The word Cohoba derives from the Taino word for a psychedelic snuff ceremony. The snuff originates with the plant Anadenanthera peregrina, a large tree in the legume family native to the Caribbean and South America. The Anadenanthera peregrina produces beans and leaves that contain psychedelic compounds that played an important role in the spiritual ceremonies of the Taíno peoples, indigenous inhabitants of the Caribbean. Cohoba refers to both the finely ground, cinnamon-colored snuff as well as the ceremony itself. The Cohoba ceremony was associated with a deity of the same name.
Our logo showcases the cohoba leaf in honor of the psychedelic practices of the indigenous Caribbean. As a cultural steward, Cohoba is dedicated to preserving practices of collectivism and inclusivity, as well as a healthy respect for the potency of altered states. We are guided by the idea that celebration and joy can be cornerstones of resistance for marginalized communities.
Our organization has its roots in January 2015, when Laura Camilo and Daniel De La Cruz met at an East Charlotte house party. Their meeting was encouraged by mutual friendships fostered through service at a local immigrant rights nonprofit, the Latin American Coalition. At the time, Daniel was attending UNC-Charlotte’s Master of Social Work program and researching the positive effects of psychedelic-assisted therapy on mental wellness. Daniel and Laura became fast friends as they discovered a shared passion for advocacy and equity in the re-emerging world of psychedelic research, as well as a mutual love of their Dominican-American heritage. Laura enrolled in the MSW program and also focused her capstone research project on psychedelic-assisted therapy and local mental health needs. Their research allowed them to expand on the idea of how social workers could carry forth micro, mezzo, and macro interventions with psychedelic-assisted therapy. Together, they discerned the need for a model of accessible psychedelic-assisted therapy, one that prioritized communal bonding while offering educational resources and healing support services, particularly to Charlotte’s marginalized communities.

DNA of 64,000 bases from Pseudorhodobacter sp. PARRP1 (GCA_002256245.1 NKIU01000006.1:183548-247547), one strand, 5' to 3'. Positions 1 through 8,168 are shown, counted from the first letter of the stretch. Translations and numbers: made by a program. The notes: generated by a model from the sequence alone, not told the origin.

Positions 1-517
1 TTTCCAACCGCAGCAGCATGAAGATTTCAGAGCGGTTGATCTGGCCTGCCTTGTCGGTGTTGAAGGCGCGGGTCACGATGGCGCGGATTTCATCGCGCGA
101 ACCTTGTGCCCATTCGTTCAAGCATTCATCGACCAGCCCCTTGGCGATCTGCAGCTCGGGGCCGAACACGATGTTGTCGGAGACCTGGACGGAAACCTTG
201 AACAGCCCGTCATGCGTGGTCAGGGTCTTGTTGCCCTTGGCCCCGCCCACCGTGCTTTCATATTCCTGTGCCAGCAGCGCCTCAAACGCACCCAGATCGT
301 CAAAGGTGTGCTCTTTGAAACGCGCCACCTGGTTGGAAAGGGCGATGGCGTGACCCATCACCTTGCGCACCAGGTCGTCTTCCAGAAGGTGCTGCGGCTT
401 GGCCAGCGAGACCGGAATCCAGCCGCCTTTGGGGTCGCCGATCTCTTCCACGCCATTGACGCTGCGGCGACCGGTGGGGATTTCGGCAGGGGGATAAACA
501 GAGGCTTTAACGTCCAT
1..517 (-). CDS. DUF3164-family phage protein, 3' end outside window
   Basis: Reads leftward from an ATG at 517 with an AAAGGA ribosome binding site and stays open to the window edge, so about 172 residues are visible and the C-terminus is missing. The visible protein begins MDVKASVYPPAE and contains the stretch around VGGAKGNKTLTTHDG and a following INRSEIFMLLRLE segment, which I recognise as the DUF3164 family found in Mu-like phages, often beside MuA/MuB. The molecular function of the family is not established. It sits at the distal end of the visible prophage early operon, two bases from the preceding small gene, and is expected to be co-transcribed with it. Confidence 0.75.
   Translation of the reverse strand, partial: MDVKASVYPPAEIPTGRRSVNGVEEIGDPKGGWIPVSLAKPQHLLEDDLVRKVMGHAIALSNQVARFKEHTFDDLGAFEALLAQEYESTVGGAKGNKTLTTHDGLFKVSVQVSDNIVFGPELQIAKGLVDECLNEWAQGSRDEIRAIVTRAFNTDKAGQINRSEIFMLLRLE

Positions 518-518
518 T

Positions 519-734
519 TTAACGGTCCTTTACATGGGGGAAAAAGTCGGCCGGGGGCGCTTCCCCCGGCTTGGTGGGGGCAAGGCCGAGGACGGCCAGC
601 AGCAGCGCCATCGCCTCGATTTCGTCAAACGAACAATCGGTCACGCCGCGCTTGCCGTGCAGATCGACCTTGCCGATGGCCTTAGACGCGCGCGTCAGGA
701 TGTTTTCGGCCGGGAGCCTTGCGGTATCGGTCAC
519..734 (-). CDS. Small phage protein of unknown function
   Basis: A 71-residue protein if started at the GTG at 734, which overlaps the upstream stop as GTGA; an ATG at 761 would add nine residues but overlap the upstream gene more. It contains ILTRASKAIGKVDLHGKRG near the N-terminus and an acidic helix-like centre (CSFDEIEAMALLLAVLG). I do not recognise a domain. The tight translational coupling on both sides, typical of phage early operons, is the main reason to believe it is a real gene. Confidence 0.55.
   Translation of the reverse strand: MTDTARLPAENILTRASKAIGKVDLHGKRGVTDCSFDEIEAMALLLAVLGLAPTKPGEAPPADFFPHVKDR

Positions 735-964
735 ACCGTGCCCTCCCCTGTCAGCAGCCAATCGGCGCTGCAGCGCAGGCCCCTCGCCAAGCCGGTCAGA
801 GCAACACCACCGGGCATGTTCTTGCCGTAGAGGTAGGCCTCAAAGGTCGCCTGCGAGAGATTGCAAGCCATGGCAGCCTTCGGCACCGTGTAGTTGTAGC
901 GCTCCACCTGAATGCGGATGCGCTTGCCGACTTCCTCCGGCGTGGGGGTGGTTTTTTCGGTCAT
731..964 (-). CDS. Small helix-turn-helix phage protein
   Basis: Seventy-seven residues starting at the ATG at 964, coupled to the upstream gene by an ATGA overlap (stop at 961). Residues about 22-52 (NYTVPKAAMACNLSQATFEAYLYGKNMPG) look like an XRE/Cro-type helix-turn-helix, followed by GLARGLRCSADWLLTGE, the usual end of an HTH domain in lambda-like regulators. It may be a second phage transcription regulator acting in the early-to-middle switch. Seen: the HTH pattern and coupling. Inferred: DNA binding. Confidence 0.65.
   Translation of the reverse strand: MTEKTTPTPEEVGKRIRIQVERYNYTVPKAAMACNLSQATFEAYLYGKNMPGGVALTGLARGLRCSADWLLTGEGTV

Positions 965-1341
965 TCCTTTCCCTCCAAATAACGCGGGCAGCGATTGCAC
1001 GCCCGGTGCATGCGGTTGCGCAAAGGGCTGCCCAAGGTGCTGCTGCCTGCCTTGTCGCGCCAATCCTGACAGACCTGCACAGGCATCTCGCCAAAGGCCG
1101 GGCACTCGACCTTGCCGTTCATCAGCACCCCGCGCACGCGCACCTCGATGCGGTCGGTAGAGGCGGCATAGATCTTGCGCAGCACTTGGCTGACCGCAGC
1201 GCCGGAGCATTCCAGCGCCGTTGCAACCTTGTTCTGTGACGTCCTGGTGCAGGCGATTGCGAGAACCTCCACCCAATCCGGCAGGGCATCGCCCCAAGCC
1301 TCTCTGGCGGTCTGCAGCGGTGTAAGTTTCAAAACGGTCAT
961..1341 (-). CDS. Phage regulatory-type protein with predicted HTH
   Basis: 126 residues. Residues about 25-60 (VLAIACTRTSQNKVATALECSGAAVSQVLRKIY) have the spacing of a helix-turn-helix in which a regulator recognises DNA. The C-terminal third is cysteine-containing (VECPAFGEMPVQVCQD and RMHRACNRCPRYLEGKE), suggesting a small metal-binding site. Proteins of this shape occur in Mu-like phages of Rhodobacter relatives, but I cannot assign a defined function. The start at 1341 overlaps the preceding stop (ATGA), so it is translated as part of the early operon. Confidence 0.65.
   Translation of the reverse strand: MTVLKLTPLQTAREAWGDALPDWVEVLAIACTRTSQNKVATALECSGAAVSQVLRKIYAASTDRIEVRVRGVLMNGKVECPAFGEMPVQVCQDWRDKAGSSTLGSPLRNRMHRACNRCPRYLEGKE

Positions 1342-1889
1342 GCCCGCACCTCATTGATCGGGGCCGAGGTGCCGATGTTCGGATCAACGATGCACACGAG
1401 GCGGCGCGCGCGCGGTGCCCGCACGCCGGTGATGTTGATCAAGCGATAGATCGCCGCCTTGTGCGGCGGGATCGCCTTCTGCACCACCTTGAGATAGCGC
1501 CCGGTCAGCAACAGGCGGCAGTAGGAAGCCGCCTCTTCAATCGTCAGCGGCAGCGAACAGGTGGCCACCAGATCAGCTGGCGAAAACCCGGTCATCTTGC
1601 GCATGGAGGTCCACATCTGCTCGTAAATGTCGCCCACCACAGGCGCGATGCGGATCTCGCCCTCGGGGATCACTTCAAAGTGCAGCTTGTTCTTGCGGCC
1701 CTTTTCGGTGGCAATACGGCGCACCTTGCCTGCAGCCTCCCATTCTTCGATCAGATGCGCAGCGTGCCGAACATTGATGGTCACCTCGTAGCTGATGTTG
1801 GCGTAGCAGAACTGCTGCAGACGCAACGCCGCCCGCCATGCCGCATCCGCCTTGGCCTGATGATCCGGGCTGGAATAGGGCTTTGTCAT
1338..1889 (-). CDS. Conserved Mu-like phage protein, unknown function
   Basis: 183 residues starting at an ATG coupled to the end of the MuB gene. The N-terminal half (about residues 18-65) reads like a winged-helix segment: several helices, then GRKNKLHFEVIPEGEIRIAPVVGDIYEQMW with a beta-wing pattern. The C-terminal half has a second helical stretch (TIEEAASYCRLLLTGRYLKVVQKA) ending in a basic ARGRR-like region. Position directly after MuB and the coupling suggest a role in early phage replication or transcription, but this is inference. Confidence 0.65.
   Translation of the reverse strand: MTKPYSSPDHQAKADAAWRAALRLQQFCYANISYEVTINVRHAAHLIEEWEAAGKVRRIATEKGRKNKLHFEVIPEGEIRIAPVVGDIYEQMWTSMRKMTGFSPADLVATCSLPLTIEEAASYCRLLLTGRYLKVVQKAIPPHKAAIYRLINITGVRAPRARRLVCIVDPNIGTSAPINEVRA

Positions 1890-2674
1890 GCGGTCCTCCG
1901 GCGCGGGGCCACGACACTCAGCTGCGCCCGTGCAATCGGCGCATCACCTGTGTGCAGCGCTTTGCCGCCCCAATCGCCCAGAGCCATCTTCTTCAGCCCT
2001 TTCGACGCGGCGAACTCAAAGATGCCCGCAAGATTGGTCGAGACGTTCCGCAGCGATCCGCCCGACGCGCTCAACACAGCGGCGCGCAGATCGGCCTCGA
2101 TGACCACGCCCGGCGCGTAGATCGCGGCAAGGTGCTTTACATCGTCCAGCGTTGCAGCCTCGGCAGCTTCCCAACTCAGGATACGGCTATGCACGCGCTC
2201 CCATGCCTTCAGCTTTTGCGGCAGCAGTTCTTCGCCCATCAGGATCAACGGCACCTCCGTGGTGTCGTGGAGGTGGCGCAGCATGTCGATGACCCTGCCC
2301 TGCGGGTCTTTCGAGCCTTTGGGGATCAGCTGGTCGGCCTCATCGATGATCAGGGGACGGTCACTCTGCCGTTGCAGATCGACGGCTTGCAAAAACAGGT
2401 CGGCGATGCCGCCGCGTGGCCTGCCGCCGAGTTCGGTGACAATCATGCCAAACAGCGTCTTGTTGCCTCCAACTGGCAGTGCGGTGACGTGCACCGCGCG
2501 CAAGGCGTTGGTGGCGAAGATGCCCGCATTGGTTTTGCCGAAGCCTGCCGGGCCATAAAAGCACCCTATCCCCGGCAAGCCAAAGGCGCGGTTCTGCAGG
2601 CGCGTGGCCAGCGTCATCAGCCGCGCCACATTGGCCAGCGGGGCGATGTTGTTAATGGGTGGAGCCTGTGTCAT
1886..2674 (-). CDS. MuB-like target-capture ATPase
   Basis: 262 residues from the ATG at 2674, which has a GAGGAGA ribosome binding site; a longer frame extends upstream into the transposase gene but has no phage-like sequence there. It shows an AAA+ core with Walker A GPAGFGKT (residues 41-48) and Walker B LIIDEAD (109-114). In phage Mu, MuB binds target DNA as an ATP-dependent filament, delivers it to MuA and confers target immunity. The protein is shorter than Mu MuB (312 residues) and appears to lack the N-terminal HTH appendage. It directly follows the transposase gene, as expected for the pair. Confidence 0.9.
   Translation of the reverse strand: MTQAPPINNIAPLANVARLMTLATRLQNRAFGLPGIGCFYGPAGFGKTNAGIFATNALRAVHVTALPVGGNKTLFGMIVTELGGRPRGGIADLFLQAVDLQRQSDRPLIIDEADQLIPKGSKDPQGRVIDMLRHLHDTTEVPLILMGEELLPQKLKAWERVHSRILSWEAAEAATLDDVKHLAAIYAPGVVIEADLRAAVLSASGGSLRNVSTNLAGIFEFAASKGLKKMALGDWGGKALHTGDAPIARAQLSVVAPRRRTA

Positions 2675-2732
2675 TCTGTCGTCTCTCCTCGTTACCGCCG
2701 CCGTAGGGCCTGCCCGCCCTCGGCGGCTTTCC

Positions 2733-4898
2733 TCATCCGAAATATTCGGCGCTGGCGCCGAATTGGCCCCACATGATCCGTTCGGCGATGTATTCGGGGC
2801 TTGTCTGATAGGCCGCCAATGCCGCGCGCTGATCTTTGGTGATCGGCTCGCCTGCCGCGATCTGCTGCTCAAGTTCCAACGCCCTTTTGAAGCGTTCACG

Over the next few years, Cohoba’s team evolved to include other BIPOC leaders and advocates who helped develop our core values and challenge our initial goals. While we still seek to offer innovative strategies in psychotherapy, Cohoba has shifted its focus to envision a venue whose primary purpose would be to bring people together. Cohoba seeks to provide event space and services to promote communal well-being through the sharing of joy as well as the healing of pain.
In December 2019, Cohoba was officially registered as a 501(c)(3) non-profit organization. We are tremendously grateful to have acquired offices and event space in the Visual and Performing Arts Center in Charlotte, North Carolina. Our location allows us to work closely with the OBRA Collective , a partner organization of interdisciplinary Latinx artists and advocates.
Since our conception, Cohoba’s clinicians have received training in psychedelic therapy from the Multidisciplinary Association for Psychedelic Studies and Fluence. Our members’ backgrounds cover a variety of specialties: we are psychedelic-positive therapists and social workers, bodyworkers, and artists. Together, we seek to advocate for the prosperity of the global majority and celebrate the human experience.
To meet the needs of our community, we will continue to expand our connections and partnerships. We hope this site will inform you about our staff and vision, as well as provide information on our current events and opportunities to provide support. This site is also a source for learning, including educational resources, blogs and Frequently Asked Questions.
We welcome you to Cohoba! Please explore and enjoy our resources.